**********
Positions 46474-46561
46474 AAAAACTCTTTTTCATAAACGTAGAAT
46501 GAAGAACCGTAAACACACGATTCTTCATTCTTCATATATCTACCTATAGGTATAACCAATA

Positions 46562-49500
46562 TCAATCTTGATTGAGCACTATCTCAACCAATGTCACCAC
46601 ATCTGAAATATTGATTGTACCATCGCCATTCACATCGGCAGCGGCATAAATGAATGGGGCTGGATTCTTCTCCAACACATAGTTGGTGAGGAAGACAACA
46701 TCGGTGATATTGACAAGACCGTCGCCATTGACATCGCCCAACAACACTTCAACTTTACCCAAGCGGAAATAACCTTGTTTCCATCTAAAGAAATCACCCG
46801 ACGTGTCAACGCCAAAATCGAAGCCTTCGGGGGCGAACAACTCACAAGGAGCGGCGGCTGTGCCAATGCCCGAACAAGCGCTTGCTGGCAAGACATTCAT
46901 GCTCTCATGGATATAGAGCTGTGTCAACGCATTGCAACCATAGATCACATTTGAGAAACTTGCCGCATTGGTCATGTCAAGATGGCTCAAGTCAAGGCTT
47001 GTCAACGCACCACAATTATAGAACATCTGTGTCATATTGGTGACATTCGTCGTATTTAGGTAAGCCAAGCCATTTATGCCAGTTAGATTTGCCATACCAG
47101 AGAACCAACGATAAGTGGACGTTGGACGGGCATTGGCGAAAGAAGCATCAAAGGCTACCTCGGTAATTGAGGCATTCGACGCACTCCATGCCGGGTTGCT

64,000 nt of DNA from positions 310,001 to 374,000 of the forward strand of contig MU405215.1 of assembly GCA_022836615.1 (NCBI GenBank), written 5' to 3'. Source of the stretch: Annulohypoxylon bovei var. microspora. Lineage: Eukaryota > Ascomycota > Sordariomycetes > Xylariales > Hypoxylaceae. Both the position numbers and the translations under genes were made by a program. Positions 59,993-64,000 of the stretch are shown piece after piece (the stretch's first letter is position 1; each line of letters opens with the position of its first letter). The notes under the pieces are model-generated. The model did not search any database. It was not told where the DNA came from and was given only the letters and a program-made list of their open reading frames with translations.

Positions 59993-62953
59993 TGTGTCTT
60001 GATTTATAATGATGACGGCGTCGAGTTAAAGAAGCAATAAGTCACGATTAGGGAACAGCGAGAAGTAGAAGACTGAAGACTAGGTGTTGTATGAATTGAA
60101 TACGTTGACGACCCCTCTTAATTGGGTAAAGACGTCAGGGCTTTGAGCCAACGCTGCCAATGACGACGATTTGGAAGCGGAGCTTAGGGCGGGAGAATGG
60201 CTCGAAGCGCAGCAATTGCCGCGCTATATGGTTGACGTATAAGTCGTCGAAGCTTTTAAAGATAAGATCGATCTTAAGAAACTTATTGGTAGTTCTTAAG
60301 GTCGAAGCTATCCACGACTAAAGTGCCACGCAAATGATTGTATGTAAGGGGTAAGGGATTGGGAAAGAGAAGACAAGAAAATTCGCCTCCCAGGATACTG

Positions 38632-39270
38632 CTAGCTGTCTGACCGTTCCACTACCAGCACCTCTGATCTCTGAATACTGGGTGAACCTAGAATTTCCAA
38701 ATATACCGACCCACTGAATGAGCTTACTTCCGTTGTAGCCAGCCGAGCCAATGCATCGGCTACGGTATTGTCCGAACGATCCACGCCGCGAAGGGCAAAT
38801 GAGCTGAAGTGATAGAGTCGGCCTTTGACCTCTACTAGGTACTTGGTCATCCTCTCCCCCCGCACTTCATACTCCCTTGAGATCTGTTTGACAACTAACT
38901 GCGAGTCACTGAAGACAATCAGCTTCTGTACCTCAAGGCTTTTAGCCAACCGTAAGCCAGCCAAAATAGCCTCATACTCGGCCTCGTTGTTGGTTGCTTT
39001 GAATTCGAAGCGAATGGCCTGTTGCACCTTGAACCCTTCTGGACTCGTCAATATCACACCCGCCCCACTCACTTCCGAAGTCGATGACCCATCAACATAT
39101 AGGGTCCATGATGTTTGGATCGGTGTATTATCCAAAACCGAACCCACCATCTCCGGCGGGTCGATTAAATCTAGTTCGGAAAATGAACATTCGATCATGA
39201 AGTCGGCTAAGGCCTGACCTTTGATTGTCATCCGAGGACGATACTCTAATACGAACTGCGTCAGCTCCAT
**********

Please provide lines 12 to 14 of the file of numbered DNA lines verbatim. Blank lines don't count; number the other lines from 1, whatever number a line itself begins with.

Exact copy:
64,000 nt of DNA from positions 310,001 to 374,000 of the forward strand of contig MU405215.1 of assembly GCA_022836615.1 (NCBI GenBank), written 5' to 3'. Source of the stretch: Annulohypoxylon bovei var. microspora. Lineage: Eukaryota > Ascomycota > Sordariomycetes > Xylariales > Hypoxylaceae. Both the position numbers and the translations under genes were made by a program. Positions 59,993-64,000 of the stretch are shown piece after piece (the stretch's first letter is position 1; each line of letters opens with the position of its first letter). The notes under the pieces are model-generated. The model did not search any database. It was not told where the DNA came from and was given only the letters and a program-made list of their open reading frames with translations.

Positions 59993-62953
59993 TGTGTCTT